Researchers improve human-AI interaction for combat vehicles

Artificial Intelligence, or AI-enabled systems are a part of everyday life -- people use AI software to figure out the best way to navigate to new places, ask virtual agents in phones to answer questions, as well as have robots patrol the supermarket to ensure shelves stay stocked. The military is no exception -- it expects robots to do dull, dirty dangerous jobs. AI support tools help solve complicated problems.

At the U.S. Army Combat Capabilities Development Command’s Army Research Laboratory, researchers developed Transparent Multi-Modal Crew Interface Designs, which are part of the laboratory’s Human-Autonomy Teaming Essential Research Program. The project involves the development of technologies that support Soldiers’ ability to team with AI-enabled robotic tanks.

“AI does not solve problems the way that humans do -- the algorithms or reasoning processes AI uses are different from those of humans, which often leads them to produce different solutions to problems,” said Dr. Brandon Perelman, Army researcher. “Because they do not typically exhibit human facial expressions or methods of communication, it may be difficult to understand how they arrived at an answer, what they’re currently trying to accomplish, or even what the AI is currently doing -- for a long time we’ve known the value in answering questions like, did it freeze or is it just thinking? This goes much further.”

The research goal is to operationalize the laboratory’s prior and current research to improve human understanding of AI actions, intentions, goals and general reasoning for the Next Generation Combat Vehicle.

“We implemented several concepts designed to make the AI more transparent and easier to understand, implemented as pieces of software that augment the warfighter machine interface used to control the Next Generation Combat Vehicle,” Perelman said. “These pieces of software were tested with active duty Soldiers in the Information for Mixed Squads Laboratory; transparency concepts that were deemed sufficiently mature were transferred to Crew Optimization and Augmentation Technologies, or COAT project, led by CCDC Ground Vehicles System Center, where they are ruggedized and tested on their motion platform.”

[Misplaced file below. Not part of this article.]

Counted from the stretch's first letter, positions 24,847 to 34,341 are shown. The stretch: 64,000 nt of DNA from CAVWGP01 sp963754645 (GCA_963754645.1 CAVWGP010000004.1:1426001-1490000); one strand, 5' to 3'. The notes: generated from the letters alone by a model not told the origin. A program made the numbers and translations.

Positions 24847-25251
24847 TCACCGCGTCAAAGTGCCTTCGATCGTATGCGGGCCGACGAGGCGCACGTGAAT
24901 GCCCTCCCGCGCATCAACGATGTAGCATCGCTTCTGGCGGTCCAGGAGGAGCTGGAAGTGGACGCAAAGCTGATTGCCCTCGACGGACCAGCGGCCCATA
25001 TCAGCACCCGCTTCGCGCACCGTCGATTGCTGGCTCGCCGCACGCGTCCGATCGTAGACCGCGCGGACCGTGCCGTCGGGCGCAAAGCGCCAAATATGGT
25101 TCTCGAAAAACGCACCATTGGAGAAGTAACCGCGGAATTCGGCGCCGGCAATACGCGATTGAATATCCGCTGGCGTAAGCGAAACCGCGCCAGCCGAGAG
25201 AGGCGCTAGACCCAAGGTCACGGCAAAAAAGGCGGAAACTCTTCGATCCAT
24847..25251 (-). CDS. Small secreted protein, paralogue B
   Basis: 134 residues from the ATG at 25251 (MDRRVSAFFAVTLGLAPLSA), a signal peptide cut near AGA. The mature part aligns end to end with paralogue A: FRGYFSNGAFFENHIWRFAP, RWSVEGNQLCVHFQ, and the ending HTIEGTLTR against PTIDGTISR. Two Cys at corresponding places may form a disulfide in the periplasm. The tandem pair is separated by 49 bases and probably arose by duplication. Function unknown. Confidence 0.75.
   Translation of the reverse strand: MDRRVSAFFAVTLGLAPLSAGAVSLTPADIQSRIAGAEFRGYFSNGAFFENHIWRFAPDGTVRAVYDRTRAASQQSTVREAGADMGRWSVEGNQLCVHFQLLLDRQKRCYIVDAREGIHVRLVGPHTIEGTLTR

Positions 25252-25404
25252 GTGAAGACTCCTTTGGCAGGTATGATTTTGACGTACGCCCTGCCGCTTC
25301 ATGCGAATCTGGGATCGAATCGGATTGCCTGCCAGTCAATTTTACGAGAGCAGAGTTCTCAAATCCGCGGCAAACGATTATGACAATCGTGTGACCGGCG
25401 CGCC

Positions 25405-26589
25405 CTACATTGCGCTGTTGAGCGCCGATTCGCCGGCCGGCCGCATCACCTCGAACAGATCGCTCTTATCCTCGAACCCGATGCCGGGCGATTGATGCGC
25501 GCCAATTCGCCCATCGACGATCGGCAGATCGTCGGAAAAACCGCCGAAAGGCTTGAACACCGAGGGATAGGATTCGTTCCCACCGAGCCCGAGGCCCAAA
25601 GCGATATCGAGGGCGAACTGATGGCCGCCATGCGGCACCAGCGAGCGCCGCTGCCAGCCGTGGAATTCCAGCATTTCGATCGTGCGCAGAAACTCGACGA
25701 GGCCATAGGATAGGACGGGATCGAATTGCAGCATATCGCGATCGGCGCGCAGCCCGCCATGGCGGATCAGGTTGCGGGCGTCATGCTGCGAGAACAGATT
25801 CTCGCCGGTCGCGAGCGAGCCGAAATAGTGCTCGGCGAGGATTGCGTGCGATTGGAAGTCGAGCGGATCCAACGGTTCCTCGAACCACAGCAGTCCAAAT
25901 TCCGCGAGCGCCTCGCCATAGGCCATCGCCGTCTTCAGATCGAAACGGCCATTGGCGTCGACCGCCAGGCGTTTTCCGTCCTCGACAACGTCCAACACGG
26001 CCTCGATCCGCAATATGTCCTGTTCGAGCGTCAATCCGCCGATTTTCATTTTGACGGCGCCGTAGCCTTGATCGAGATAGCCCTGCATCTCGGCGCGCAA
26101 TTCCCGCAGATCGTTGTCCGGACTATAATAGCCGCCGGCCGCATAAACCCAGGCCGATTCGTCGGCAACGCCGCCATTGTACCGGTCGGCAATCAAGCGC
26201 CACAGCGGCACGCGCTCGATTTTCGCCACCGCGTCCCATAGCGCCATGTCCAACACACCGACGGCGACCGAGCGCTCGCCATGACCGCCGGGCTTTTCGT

COAT is developing software -- such as decision support tools, interface designs and interaction protocols, to enable coordinated platoon-level maneuver for mixed manned-unmanned formations.

“Techniques that increase Soldier understanding and prediction of AI agent actions, intentions, goals and general reasoning are a key component to achieving our overall objective,” said Chris Mikulski, COAT S&T project manager at CCDC GVSC. “Transparency concepts developed by [CCDC] ARL are being integrated into COAT’s vehicle demonstrator for field testing this year. They will also be integrated in Phase II of the Mission Enabling Technologies-Demonstrator.”

He said close collaboration with the laboratory enabled them to accelerate the maturation of core technologies, so that they can get them in the vehicle and into the hands of Soldiers sooner.

The transparency concepts are then integrated into real-world vehicles as part of the MET-D program.

“We believe this work is critical to the success of that program and its goals,” Perelman said. “We know that crew size reduction and robotics are major focuses across the military.”

Researchers said the state-of-the-art in AI, automation is not quite there yet. Perelman believes that functioning at reduced crew sizes (e.g., going from 4-to-1 or 3-to-1 down to 2-to-1) will be possible due to advances in those technology areas, but prior research showed that introducing autonomy brings its own challenges.

“In the civilian commercial sector, such as with self-driving cars, it is not always clear to users how the AI makes decisions, why it fails, and what appropriate interaction with these systems looks like,” Perelman said. “Add in the fact that military settings are far less structured than the civilian world, the terrain is more rugged, sensors may be obscured, and an opponent may be actively trying to deny our ability to act...all of these challenges will be compounded.”

Soldiers must have the tools they need to develop solid functional relationships with their AI teammates to understand how to appropriately use autonomy.

“This is very important to me as an Army researcher because, if we can help Soldiers understand the behavior of these systems better so they can learn to use them more appropriately, we can reduce the number of Soldiers we send into harm's way, as well as reduce the exposure of those Soldiers during missions,” Perelman said.

The next step for this project is to deliver the remainder of the developed concepts to MET-D via COAT. The team has a multi-modal (auditory and tactile) cueing system they developed to help Soldiers maintain awareness of the robotic vehicle’s state and mitigate crew workload.

“The hardware and software developed at the laboratory will be broadly applicable across our Essential Research Program projects, and will serve as a springboard for future concept development,” Perelman said.